Mid-30s geek type with a houseful of pets, books, DVDs, CDs, and manga
Veda Adeline thinks she understands her world quite well. As a Basso, her role is keeping her head down to avoid unwanted Dogio attention, carefully following societal rules, and, above all else, never being out before sunrise or after sundown. Her best friend Nico may be a Dogio, but as they’ve grown up, it’s become clear that they live in different worlds. A chance mistake throws Veda’s whole world into chaos, and she quickly learns that the night may not be her biggest fear; the harsh rays of the sun can kill as well as nurture.
Issue #12 of the post-apocalyptic bullfighter series, Monster Matador, feels like an epic finale. Ramon faces off against his most dangerous foe to date while trying to protect his daughter and their companions as a third party advances on the arena. The lines between friends and enemies blur, as the intrepid matador relies on his faith and ingenuity to guide everyone to peace.
Scott Larson returns to the mystery and magic of the Chicago World’s Fair in his annual tribute to old Chicago, Visitations #5: The Snake Lady of the Fair. This installment begins later in the Windy City’s history, late '60s/early '70s, with a focus on the semi-reclusive, book-loving Vietnam vet Lawrence who gets sucked into Blackwood’s complex legacy when a mysterious book marks him as a chosen one…
Linsey Miller charmed me with her cutthroat, fantastical debut novel, Mask of Shadows, featuring a gender non-binary protagonist fighting for a spot as one of the Queen’s assassins. When I received the opportunity to review her latest stand-alone tale about two young women who trade lives to attain their true dreams, I jumped on it, hoping for something unique and timely in a fantasy setting. Ms. Miller did not disappoint.
The main premise of Anderson Cowan’s debut feature film, Groupers, sounds simple: Psychology grad student Meg kidnaps two barhopping young men (Brad and Dylan) to use as subjects for her thesis experiment on whether homosexuality is a choice. As the plot unfolds, it becomes clear that there is much more at stake than a simple test, and as Meg’s careful plan spirals out of control, the only constant is that homophobia is so totally ridiculous.
What does one do when an entire country comes calling? Penny White faces her strangest challenge yet, when representatives of Les Etats Units (Daer’s equivalent of the United States) arrive on her doorstep with a unique request: They need Penny to negotiate with bees from Earth and convince the buzzing insects to return to their native world. The disillusioned vicar steps up to the challenge even when an opportunistic praying mantis with a penchant for Southern sayings becomes part of her entourage. Can Penny successfully solve political issues between nectar-loving species? Will negotiating with distinctly non-human inhabitants of Daer be the last straw?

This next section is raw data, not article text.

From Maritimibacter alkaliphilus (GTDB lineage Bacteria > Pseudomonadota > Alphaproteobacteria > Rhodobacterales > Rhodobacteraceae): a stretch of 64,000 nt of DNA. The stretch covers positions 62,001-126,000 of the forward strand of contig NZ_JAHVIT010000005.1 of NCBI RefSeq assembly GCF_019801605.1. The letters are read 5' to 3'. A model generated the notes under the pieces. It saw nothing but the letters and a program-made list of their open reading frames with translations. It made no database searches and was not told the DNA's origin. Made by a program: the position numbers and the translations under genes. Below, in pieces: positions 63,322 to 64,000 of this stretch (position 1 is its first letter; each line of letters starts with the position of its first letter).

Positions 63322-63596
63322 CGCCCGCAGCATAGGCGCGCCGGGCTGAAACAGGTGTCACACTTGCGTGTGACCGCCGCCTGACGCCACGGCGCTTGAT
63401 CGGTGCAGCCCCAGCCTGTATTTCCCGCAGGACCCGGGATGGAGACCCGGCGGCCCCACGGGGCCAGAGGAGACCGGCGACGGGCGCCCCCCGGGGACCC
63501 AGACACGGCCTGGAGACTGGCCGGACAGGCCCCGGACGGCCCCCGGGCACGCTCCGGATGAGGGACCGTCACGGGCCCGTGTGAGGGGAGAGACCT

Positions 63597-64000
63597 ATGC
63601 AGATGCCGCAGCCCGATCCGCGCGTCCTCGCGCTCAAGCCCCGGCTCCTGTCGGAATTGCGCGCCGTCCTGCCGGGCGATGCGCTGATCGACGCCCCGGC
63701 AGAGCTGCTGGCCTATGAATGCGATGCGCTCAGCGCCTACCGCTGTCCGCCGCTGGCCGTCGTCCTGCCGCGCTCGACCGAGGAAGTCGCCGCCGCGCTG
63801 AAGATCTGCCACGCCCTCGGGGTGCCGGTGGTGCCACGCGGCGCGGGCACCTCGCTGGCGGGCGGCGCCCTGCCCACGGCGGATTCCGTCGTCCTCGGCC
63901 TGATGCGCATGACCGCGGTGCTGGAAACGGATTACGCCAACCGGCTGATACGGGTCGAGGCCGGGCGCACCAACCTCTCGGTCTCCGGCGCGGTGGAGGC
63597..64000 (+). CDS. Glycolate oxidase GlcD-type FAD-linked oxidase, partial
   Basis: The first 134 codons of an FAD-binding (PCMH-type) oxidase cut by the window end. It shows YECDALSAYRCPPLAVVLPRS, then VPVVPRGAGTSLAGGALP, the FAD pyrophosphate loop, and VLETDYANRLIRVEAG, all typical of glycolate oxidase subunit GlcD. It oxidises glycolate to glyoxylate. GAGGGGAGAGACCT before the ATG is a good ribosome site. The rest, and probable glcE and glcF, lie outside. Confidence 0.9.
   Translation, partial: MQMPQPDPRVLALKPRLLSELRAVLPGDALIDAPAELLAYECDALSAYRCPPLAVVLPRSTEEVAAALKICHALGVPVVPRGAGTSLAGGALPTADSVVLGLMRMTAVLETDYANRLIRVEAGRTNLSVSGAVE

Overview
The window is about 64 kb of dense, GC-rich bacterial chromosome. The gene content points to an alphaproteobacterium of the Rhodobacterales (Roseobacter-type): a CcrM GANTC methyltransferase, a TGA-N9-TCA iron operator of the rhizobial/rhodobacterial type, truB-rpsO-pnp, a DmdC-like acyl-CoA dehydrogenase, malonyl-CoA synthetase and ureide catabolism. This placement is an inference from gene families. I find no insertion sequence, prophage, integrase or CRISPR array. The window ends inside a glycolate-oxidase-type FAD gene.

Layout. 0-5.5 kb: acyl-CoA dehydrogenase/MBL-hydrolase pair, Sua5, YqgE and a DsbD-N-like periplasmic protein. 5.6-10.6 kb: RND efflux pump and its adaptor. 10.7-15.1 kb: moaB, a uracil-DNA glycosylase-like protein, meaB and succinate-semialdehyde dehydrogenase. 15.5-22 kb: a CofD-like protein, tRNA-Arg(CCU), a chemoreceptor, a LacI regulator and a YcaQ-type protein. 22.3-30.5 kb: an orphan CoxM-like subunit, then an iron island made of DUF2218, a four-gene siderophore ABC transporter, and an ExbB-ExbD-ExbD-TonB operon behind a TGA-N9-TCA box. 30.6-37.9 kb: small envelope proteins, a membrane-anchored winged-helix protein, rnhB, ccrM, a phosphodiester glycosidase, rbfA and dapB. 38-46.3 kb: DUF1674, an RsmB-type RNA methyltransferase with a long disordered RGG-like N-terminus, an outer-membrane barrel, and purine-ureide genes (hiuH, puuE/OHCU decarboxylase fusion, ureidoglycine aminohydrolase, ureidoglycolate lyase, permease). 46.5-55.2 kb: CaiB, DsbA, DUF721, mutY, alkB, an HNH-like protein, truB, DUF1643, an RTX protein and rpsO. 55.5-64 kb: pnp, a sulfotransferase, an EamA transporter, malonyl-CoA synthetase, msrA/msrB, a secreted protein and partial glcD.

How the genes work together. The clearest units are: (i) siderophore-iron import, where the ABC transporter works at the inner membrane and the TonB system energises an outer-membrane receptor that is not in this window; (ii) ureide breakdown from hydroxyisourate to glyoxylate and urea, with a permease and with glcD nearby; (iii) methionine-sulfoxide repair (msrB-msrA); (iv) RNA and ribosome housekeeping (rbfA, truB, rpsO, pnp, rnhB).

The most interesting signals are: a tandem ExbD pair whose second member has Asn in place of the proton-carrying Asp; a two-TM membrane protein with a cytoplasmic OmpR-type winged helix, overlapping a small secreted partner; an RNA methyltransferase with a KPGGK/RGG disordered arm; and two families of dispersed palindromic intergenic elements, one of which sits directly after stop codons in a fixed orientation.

Monster Matador #11 departs from the gritty, monster-of-the-week (or issue) format and focuses on the danger of humans in a post-apocalyptic society. Ramon and Adelita attempt to get home (somewhere in Mexico) with the help of their Han Solo and Chewey-esque pilot and furry copilot only to be shot down by members of the Guapo Cartel. (Is guapo ever used as a name, or is this literally the “handsome cartel?”) Ramon’s fame as a matador works both as a blessing and a curse with the cartel’s leader, since he isn’t condemned to immediate death or imprisonment. He’ll get a chance to fight something… even if El Chango feels sure that our hero will die after a final fight in the ring.
Geek-Girl: Series 2 #5 starts with the revelation that Ruby has joined forces with local businessman Johnny Carlyle to become the face of The Kaye Foundation, Carlyle’s charitable organization that is sponsoring a new superhero team. Of course, it will be led by its namesake, the one and only Geek-Girl! Some of the other capes enticed to join up seem to have some rather… odd abilities, though. What will Ruby and Summer think of the new HQ? Can Johnny Carlyle drop his business to be with his wife in the delivery room? Is a random mash-up of super abilities a great idea? Only time will tell.
Jalisco is an uplifting story of a young girl taking tragedy and rebuilding herself into someone who is not merely a victim. When a young girl’s mother disappears during a family outing, she discovers that no one, not even the police, care enough or are brave enough to help her. Fortunately, a group of female vigilantes (or Adelitas) find Jalisco and help her to transform the gift of beautiful, traditional dance into a powerful form of attack and self-defense.
The most important thing to remember with any Watt O’Hugh novel is that time is not linear; in Watt’s case, it’s not even sequential most of the time. It’s been several years since I read the first two installments in Watt’s adventures as reluctant Western hero, time roamer, and member of the movement against the Sidonians, so re-entry into his quirky, time-defying story was a bit like participating in a polar bear swim: slightly terrifying, a little disconcerting, but ultimately refreshing and memorable.